As purified water enters the reservoir 16, it is pumped into holding tank 84 by means of pump 96. When the air pressure in the top of the holding tank 84 reaches a preselected amount, a pressure responsive switch 102 de-energizes the pump 96. Water will then continue to flow into the reservoir 16 until intake pump motor 30 is de-energized.
The mechanism for controlling energization of the intake pump motor 30 and energization of solenoid valve 90 for starting and stopping the backwashing operation, is shown generally at 104.
Referring to FIGS. 3, 4 and 5, the control mechanism 104 consists of a vertically extending rod 106 which has a float 108 secured to one end thereof. The float 108 and rod 106 thus move up and down vertically as the water level in the reservoir 16 so moves. A support plate 110 is mounted on the reservoir 16 and has a spaced apart bracket 112 secured thereto. A portion 114 of the bracket 112 is proximate and parallel to the rod 106. The rod 106 has a perpendicularly extending member 116 secured to it which slidably engages the portion 114 to thereby maintain and support rod 106 in its vertical upright position during its movement. A switch 118 is mounted on the support plate 110 and has an actuating arm 120 extending to the rod 106. Adjustable upper stop 122 and lower stop 124 are positioned on the rod 106 for engaging the actuating arm 120 to close the switch 118. When the upper stop 122 engages the actuating arm 120 indicating the reservoir 16 is empty, switch 118 closes to energize pump motor 30 to fill the reservoir and when the reservoir 16 is full, stop 124 engages the actuating arm 120 to stop the pump motor 30.
To start the introduction of backwash water to the headers 50, 56, solenoid valve 90 is energized in a manner to be more fully described later. Upon energization of valve 90 to its open position, water under pressure from holding tank 84 will enter the headers 50, 56 and out the holes 54 in pipes 52 into the filter media 44. The pressurized water also enters pipes 58, 62 and forces valve head 68 into sealing engagement with valve seat 66. As the backwash water flows rapidly from the holes 54, it has sufficient pressure and velocity to displace and separate the particles of filter media 44 and filtered solids and causes the filter bed to expand. Check valve 100 prevents water from entering the reservoir 16 after it has been pumped into holding tank 84. By using two headers during the backwash operation, applicants have found that more efficient cleansing action is achieved which is particularly necessary in the layers of finer filter aggregate. The filtered out solids have a lower density than the filter media 44 and are thus carried to the top of the filter media where they overflow into the U-shaped trough 46 and out drain pipe 48. When the backwash water reaches the float 74, the buoyancy of the float exerts a force on lever 72 which in turn tries to raise the valve head 68 against the aforementioned pressure exerted on the valve head by the backwash water in pipe 62. As can be seen in FIG. 6, the rod 70 is connected to the lever 72 at a point a distance (a) from the fulcrum point of the lever 126. The size of the float 74 and the distance (a) are so chosen that a force of only about 5 to 6 pounds is exerted on the rod 70 to thereby lift the valve head 68. Because the pressure exerted by the backwash water on the valve head 68 via pipe 62 is approximately 20 pounds per square inch, valve head 68 remains closed as the backwash water covers the float 74 and runs over into trough 46. After the lapse of a predetermined period of time, the solenoid 90 is deenergized, in a manner to be presently described, and the apparatus returns to its normal operation.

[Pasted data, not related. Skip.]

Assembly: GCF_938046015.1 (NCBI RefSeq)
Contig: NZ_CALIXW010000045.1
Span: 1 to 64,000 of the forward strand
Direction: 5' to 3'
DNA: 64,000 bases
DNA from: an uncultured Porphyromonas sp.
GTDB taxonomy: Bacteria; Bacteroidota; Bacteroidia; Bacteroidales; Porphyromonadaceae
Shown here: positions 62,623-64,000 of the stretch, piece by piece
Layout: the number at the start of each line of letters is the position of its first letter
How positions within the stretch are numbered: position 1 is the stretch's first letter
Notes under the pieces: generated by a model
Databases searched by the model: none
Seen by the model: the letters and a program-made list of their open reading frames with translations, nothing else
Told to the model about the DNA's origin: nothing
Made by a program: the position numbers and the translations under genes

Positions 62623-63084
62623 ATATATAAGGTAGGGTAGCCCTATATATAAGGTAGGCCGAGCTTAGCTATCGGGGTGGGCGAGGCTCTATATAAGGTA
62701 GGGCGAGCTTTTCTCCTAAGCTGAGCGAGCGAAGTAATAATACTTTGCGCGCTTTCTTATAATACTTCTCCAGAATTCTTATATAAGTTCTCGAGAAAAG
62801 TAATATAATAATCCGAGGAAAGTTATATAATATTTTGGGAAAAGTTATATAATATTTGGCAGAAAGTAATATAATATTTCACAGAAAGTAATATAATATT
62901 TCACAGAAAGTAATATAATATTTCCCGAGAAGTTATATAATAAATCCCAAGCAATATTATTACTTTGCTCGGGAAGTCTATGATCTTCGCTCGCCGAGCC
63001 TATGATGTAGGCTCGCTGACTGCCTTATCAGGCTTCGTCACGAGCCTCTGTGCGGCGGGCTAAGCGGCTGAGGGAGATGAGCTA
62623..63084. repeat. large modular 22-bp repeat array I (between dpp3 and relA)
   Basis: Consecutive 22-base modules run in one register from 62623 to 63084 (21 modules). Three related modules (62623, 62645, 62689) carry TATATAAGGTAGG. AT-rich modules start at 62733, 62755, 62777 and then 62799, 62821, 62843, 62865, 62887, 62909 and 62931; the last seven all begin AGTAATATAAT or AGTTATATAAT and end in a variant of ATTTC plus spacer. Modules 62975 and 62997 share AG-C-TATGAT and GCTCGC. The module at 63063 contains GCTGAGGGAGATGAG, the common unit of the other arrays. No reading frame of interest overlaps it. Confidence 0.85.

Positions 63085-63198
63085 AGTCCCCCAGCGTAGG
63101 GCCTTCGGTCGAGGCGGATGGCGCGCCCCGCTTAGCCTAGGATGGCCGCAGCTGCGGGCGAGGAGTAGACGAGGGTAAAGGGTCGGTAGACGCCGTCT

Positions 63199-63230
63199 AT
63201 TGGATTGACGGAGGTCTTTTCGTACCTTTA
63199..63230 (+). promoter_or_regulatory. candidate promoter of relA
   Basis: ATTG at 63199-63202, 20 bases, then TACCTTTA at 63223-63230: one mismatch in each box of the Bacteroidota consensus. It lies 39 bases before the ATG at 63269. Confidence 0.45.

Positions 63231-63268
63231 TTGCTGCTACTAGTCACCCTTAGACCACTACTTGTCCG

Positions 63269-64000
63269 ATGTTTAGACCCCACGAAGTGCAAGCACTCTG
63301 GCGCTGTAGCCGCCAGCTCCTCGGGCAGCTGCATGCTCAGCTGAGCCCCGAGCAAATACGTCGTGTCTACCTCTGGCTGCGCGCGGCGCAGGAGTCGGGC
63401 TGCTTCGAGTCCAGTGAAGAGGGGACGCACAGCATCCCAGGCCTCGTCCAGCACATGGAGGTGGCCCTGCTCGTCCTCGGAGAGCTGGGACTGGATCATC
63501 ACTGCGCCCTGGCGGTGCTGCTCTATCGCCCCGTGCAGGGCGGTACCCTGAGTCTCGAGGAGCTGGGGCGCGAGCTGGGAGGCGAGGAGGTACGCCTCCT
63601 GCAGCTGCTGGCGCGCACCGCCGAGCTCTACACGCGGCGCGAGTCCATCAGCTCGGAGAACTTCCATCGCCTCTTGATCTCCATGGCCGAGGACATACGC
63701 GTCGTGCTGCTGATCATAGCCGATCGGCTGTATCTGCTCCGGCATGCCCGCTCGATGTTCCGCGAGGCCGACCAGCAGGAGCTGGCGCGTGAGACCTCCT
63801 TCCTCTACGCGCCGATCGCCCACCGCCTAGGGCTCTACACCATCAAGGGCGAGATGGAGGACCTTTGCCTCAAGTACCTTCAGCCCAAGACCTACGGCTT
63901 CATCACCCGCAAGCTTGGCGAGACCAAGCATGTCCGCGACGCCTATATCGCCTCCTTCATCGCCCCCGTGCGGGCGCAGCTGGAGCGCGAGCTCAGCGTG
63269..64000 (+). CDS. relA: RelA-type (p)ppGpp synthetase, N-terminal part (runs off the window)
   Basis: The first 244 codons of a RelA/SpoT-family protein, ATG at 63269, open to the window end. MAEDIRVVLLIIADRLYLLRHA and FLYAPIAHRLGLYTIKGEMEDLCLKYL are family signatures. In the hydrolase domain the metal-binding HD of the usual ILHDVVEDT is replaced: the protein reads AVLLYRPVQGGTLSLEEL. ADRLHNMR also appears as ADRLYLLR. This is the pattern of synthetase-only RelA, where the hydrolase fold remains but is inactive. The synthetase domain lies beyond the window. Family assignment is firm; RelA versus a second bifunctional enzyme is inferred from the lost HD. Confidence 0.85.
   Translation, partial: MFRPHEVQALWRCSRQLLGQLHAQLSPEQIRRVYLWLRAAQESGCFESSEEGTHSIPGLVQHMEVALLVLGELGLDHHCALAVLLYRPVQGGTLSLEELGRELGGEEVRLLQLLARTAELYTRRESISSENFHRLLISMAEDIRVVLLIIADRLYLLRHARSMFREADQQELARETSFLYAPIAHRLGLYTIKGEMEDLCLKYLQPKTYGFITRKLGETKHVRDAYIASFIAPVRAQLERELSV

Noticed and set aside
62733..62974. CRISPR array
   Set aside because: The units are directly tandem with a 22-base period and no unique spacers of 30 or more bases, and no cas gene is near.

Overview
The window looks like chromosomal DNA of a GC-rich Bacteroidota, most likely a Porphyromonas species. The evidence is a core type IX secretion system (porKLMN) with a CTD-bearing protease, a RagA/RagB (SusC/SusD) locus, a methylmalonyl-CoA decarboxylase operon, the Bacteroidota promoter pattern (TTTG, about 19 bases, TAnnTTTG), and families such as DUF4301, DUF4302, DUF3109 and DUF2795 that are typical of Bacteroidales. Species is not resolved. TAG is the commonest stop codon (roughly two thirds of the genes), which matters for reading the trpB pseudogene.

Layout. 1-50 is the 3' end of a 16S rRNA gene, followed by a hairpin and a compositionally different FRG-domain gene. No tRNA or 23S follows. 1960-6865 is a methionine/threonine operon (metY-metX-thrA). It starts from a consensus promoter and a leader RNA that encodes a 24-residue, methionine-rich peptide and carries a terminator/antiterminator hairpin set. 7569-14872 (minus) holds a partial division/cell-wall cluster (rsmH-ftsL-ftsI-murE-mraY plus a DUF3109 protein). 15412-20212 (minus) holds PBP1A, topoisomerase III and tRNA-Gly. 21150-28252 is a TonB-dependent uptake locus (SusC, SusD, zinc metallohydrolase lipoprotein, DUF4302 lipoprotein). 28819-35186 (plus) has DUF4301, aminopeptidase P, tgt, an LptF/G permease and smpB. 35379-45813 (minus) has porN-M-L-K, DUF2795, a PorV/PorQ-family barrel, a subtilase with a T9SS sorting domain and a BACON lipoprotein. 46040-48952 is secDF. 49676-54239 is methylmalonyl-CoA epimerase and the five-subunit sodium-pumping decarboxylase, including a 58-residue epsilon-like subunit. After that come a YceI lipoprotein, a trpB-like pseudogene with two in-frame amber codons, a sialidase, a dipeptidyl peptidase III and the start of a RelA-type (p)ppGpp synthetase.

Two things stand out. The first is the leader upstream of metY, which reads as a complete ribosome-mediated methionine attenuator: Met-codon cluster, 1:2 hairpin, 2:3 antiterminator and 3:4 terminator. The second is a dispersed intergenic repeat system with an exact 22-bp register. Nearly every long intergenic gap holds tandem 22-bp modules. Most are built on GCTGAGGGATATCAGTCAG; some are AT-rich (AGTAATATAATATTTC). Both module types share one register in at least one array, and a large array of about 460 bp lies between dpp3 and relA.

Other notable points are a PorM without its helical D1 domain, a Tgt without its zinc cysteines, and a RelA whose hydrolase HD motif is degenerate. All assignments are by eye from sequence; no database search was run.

Referring again to FIGS. 3, 4 and 5, the mechanism for energizing and de-energizing solenoid valve 90 to start and stop the backwash operation consists of a rotatable circular disc 128 having a notch 130 in its outer periphery 129. A switch 132 having an actuating arm 134 is mounted on the support plate 110 adjacent the disc 128. Switch 132 has three contacts, 132a, 132b and 132c. When the actuating arm 134 is in the notch 130, switch contacts 132a and 132b close to energize solenoid valve 90 and switch contacts 132b and 132c are opened. When the actuating arm 134 is out of the notch 130 and adjacent the periphery 129, switch contacts 132a and 132b open and contacts 132b and 132c close to thereby permit energization of pump motor 30 as will be described in greater detail with respect to the operation of the apparatus and the wiring diagram of FIG. 8.